Still, you immediately know that this something you want to get into. You want to know the answers to who is who and what is happening. There is much information to process but the rest of the show will slowly make it clear to you. Also, rewatching the first fifteen minutes after watching the entire series is helpful.

An underrepresented age category

I am so very, very happy that this show revolves around women my age. If you want to know, I am in my thirties. I usually have to watch teens or people in their twenties when I want to watch a lesbian-themed show. That is fun but at the same time, it seems like the moment I got married and had a kid, I gave up on an exciting life. Apparently, content creators do not think we can handle adventures after we had our thirtieth birthday or wedding day.

Different for Girls shows women who are about to get married or have kids or who have young kids already. This web series aims to “represent lesbians who live in the suburbs, who are more likely to meet their future partners at the school gates than at a club in Soho,” as Jacquie said. That does not mean you will not see any drinks, drugs or sex…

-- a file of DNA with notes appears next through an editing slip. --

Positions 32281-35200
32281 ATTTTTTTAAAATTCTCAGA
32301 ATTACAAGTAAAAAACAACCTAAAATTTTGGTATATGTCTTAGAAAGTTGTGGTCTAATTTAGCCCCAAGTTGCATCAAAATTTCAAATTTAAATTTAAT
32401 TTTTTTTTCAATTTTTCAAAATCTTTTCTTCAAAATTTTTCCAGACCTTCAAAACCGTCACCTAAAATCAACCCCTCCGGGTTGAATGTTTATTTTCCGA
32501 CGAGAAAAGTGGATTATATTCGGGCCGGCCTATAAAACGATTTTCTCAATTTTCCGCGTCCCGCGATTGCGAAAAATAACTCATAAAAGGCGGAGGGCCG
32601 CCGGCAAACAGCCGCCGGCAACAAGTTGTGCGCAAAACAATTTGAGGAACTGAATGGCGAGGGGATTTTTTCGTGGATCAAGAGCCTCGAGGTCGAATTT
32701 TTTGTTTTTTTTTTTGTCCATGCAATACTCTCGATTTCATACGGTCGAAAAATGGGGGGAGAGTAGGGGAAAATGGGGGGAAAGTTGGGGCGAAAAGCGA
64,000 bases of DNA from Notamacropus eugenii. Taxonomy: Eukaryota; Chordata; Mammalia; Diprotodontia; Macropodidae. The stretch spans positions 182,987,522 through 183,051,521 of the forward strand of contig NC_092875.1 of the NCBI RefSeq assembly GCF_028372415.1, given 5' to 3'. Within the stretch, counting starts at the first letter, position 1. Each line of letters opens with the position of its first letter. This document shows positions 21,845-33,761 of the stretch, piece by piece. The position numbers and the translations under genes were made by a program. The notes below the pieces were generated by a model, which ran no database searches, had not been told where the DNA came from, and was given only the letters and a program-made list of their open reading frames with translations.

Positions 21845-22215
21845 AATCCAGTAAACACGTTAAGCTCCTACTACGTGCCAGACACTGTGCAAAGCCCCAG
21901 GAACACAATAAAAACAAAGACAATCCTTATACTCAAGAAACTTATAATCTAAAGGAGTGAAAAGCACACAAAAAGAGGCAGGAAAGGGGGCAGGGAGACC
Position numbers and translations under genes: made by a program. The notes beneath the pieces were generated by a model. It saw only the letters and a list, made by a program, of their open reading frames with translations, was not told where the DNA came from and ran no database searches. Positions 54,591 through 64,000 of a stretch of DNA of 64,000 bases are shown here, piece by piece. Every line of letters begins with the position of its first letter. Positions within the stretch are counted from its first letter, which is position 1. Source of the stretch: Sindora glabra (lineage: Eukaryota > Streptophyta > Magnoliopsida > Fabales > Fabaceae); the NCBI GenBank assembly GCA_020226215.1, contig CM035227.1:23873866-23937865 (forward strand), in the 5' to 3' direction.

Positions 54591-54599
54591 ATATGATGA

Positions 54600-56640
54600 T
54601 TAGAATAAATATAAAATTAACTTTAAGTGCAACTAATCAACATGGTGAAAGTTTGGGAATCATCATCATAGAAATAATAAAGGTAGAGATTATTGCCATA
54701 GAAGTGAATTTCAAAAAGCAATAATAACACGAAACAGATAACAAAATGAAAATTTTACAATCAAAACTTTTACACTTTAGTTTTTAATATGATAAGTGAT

Adventures

That being said, I do feel sad that when you finally see two married women, the story centers around cheating and being cheated on. Where are our adventures? Still, I understand that the other storylines revolve mostly around relationships too, so it is not like they saved that for the married women.

Also, I sometimes felt moments of the storylines were a little far-fetched. I now understand why some would call Different for Girls a soap opera. So much is happening in such a short amount of time. I noticed that I did feel inclined to ask myself the questions of would I or would I not? How would I respond in these situations? That means I was still emotionally involved, so that proves the quality of this web series and the incredibly talented actors.

More to come?

The story leaves a few openings for another season of Different for Girls. I honestly would like to see the second season of this web series. Who knows, I might be able to find out more at ClexaCon London. You can watch Different for Girls on Lesbian Box Office, where you can rent or buy it. I hope can show you some ClexaCon Different for Girls footage on my YouTube channel in a few weeks, so make sure to subscribe!

Update February 19, 2019: Here, you can read my interview with the writer and producer of Different for Girls.